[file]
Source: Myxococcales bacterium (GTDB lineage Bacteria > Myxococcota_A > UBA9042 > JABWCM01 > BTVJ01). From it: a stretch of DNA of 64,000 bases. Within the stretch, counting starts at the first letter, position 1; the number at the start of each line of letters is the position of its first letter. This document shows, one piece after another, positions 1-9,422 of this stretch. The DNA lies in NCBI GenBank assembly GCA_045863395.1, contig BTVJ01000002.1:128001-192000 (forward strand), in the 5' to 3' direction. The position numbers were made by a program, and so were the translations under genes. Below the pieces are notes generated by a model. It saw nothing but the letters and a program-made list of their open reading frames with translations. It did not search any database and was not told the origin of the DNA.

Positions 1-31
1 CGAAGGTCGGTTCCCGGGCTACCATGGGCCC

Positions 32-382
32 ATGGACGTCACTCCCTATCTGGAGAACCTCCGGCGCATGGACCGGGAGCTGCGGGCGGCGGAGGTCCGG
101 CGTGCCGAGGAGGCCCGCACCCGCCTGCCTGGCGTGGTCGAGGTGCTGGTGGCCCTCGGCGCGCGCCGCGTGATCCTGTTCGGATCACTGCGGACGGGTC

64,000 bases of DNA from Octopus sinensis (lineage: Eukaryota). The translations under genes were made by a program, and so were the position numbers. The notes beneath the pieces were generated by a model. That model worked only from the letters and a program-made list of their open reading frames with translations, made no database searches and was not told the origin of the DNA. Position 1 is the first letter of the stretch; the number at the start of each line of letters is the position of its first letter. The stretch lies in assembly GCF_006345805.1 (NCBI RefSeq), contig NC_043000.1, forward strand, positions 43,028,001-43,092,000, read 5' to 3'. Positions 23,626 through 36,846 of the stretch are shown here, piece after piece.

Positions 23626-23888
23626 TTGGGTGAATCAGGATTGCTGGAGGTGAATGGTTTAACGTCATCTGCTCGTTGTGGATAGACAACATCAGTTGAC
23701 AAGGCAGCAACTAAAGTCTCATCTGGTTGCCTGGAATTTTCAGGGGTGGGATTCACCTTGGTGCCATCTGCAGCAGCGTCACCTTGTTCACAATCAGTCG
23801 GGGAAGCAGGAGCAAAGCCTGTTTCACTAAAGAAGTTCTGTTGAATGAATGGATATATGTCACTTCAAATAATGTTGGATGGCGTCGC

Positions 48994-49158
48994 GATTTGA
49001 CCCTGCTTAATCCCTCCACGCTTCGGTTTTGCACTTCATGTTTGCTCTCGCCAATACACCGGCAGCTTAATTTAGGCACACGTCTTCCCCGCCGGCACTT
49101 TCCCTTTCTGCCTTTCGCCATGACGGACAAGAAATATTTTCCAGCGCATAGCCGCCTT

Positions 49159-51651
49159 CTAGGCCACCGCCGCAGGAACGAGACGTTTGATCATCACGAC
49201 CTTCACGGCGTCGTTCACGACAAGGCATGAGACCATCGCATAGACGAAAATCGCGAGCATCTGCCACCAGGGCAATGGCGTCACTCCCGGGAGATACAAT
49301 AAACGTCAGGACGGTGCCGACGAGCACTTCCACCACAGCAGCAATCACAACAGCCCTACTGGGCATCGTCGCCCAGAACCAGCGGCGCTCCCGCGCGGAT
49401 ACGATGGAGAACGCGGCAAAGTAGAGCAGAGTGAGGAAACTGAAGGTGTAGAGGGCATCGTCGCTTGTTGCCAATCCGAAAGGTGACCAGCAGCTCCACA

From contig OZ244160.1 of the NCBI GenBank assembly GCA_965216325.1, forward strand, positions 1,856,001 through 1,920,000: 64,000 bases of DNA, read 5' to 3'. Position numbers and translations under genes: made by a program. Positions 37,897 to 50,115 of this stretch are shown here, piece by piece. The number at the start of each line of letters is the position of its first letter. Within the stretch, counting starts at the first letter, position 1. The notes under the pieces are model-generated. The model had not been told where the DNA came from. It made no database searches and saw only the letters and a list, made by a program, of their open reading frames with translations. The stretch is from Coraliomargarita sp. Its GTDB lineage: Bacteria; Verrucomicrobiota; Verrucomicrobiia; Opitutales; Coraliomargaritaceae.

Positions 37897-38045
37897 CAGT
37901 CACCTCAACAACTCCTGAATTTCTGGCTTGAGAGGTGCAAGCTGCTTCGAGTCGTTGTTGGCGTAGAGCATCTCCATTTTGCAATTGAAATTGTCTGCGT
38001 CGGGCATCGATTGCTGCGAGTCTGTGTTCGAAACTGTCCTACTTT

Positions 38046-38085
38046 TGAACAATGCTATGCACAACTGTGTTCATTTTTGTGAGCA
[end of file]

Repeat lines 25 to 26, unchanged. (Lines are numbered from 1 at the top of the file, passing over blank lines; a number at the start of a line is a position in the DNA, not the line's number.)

38001 CGGGCATCGATTGCTGCGAGTCTGTGTTCGAAACTGTCCTACTTT

Positions 38046-38085